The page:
what do you think?

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Sep 23, 2009
So I should give a little info about our gym to help you understand my problem.. Our gym is a big rec gym, not all that focused on team. We keep kids in our "preschool program" until age 5. Once they get to age 5, from there they go to the equivelent of level 1 for an hour week, level 2= 1.5 hrs a week, level 3= 2 hrs a week (even at the older age) The preschool program in my honest opinion is much to easy and I wish they would encourage harder skills. (On bars they only teach bell swings and tuck hangs, NOT pullovers), beam they will walk with someone holding their hand, but won't try candlesticks or forward roll on the wide beam etc.

I have a class of kids who have been in the program for a while and they won't try any of these new skills. One won't even do a forward roll! I am getting frustrated because I don't know how to improve their gymnastics if they won't even attempt it. The parents seem to get mad that I try to encourage these "harder" skills because in their eyes, I must be pushing them to hard. Am I?? I don't think a front support on the bar should freak a kid out, or learning to do a hurdle is too difficult.

Should I just follow the flow of what they are used to, knowing these kids will not be getting far in the sport? If I'm wrong please tell me!


I know what you're talking about! At my sisters old gym, they held the kids back a LOT.

I say you should try to help the kids want to advance. Maybe make it a 'reward' to the kids.

Like, if they do five forward rolls right after another, they *get* to try a FHC on the bar, or a forward roll on the wide beam.

Or after a hopping/skipping contest, they get to practice hurdles over a pool noodle.

You could find something they really like to do, then have them work up for it. Like, if they do 3 good candlesticks they get to use the springboard onto a mat.

As for the parents, I think if they see the kids enjoying the "hard" skills, they will be more supportive of them.

Good luck!! :D


Moderator/Proud Parent
Aug 25, 2007
North Carolina
We work our preschoolers on lots of different things. I have 3 preschool classes. One 2-3yr old class, one very mature(good listeners) 3yr old class and a 4-5yr old class. We are working straddle forward rolls and backward rolls on a wedge mat in all three. Forward, sideways, backwards walks, scales, bunny hops on low (6" for 2-3, 1ft for mature 3,4-5) on beam. The 3,4-5 also do forward rolls and sometimes handstands, with heavy spots. On bars all are working chin holds, front support, swinging, pull over (they lift their feet to me, I help them over the bar, front support) I have several that can front support and very small cast unassisted. Two in that 4-5 with a good kick up to handstand against a wedge mat.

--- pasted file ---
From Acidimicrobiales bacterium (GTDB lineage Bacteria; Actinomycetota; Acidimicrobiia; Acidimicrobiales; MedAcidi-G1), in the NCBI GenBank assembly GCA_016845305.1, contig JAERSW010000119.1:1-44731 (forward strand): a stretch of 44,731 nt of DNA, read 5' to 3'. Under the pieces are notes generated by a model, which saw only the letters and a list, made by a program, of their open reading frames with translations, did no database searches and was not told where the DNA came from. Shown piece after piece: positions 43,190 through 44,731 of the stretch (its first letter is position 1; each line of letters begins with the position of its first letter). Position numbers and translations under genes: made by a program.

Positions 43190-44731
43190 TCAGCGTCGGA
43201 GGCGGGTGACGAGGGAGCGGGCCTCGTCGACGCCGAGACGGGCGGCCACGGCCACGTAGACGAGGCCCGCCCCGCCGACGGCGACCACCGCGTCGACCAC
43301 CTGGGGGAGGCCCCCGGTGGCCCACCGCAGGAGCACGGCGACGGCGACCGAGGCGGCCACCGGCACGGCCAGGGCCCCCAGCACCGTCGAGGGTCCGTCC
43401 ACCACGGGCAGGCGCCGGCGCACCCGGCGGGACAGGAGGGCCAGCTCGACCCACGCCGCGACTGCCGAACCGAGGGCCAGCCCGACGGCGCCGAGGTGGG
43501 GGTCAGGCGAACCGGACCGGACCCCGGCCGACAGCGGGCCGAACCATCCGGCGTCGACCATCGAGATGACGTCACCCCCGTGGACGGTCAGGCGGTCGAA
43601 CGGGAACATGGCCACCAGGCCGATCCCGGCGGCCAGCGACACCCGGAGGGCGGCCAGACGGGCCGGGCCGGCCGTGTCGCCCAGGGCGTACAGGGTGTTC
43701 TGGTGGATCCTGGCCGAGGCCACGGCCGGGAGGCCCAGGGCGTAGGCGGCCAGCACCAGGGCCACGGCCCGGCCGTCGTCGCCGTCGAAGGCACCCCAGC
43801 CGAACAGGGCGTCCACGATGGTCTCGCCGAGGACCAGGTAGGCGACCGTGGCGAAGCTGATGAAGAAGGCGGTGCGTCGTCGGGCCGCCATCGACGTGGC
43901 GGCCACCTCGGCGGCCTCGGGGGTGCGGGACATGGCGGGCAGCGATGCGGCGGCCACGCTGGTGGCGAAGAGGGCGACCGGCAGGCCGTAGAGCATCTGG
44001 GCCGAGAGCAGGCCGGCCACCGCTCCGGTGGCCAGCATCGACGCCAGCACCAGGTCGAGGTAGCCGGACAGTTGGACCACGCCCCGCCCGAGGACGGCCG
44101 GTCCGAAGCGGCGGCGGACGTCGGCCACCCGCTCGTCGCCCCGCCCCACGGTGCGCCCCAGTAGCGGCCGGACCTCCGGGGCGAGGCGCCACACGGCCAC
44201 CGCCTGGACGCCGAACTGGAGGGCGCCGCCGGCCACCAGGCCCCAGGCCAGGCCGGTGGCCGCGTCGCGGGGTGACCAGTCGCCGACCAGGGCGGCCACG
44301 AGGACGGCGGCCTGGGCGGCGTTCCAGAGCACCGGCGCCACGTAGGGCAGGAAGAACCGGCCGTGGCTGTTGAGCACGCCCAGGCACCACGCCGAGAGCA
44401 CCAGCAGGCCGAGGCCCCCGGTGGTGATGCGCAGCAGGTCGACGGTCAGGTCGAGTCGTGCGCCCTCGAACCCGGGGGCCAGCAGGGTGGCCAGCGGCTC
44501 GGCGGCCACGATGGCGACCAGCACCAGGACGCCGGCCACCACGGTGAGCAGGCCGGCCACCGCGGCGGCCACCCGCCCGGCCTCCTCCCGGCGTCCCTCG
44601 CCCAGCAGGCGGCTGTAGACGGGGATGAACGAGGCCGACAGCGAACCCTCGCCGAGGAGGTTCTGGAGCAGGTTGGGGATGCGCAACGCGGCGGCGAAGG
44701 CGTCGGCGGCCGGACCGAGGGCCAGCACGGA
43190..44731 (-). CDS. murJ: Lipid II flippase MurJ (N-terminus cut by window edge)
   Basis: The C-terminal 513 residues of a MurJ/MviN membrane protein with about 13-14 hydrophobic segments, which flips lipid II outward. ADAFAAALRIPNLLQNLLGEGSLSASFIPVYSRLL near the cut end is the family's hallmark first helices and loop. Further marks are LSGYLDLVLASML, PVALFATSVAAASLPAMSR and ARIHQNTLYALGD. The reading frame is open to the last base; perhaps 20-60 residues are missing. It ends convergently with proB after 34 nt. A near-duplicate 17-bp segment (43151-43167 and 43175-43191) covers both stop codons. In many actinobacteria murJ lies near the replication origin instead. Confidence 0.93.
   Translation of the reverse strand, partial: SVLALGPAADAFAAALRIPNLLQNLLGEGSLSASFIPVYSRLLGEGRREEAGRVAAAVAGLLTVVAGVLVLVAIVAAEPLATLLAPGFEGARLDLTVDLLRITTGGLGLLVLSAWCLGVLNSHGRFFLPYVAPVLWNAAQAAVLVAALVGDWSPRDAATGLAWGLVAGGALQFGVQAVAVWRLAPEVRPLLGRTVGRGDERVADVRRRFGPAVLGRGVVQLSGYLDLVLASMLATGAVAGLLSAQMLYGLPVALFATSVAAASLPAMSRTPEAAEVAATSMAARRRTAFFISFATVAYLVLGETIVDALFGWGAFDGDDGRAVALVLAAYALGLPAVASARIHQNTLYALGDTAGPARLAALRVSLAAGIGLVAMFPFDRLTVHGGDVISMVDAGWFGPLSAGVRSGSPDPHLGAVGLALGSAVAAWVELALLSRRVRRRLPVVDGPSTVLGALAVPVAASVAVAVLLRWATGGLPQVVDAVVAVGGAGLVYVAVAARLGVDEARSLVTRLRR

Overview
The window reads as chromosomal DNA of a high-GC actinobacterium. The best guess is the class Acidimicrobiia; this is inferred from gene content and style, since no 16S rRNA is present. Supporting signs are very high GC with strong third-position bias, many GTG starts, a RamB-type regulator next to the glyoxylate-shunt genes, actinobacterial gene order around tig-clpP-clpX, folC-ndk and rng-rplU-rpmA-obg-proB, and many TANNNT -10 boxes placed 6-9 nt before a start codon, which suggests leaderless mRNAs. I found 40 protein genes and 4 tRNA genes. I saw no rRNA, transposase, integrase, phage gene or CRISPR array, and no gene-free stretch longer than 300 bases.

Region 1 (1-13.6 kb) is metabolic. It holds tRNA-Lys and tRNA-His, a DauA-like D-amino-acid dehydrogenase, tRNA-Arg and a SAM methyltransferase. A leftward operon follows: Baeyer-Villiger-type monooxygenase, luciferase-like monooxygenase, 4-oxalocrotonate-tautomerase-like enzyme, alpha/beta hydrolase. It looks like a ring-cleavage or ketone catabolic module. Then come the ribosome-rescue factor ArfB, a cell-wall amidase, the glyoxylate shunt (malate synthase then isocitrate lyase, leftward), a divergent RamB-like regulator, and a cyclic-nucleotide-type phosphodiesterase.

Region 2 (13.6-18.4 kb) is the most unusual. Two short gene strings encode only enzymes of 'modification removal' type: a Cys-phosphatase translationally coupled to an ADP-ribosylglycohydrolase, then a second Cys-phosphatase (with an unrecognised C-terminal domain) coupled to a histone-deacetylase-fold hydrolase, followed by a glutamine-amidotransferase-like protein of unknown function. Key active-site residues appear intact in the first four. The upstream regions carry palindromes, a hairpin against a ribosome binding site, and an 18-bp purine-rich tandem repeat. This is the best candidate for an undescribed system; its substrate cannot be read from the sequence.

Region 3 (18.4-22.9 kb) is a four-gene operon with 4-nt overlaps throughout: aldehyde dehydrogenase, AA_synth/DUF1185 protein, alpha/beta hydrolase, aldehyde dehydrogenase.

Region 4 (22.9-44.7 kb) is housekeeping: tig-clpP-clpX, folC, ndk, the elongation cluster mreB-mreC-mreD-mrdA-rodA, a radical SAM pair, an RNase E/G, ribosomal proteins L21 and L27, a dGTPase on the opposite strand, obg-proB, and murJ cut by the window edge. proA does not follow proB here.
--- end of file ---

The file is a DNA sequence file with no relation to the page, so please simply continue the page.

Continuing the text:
With the 4-5's we will sometimes let them try to push to a bridge ( not often and we don't pull on them or anything. I have a 3 yr old that pushes to a beautiful bridge, just did itone day while watching her older sister in rec class. I don't have her do them but sometimes she just throws herself up there.
We will also do BHS (we are really doing everything here, but they get the feel of the jump). We do jump backs to a Resi, rope climbs, monkey bars.
On rings tuck, pike, straddle holds.

I don't think you are asking to much to add some skills to your program. Oh forgot, working cartwheels too.


Hi, I don't think you are asking too much either, but at the same time if the parents don't want their child to work on harder skills, you shouldn't go against their wishes. Is there any way you can put the kids into different groups-the ones who will and the ones who won't Maybe the more reluctant kids(and parents) would be able to see that it's fun and rewarding to try new things.
I am not sure what these parents want their children to get out of it if they won't allow progression, and the kids will probably get bored eventually. My J started in a preschool tumbling class when she was 3, and was working on handstands, cartwheels, swinging on bars, using wedges, forward rolls and lots of other things. She was doing a (sloppy) roundoff backhandspring by 6 like many kids who start young. Don't give up anyway, and try not to show frustration-it may seem like you are frustrated with the kids, and not the situation. Good Luck!
Sep 19, 2008
I understand the parents being scared, but gymnastics is an instructive environment as well as a social one and an energy outlet. Do you have evaluations? What is on those evaluation sheets? If there are skills they need to work on for those sheets that are being ignored, or kids that are moving up unprepared then the situation should be looked at. Gotta do 'A' and 'B' before starting 'C' after all progression is safety. Maybe the parents are simply unaware. I'd get with a program director and voice your concerns and share your plans. If they like it then maybe they can get a group together for you with kids who are looking to move up and parents that are on the same page. If not, maybe you or the program director can revisit the evaluations on paper with the parents and help them understand better how progression fits into the overall program.
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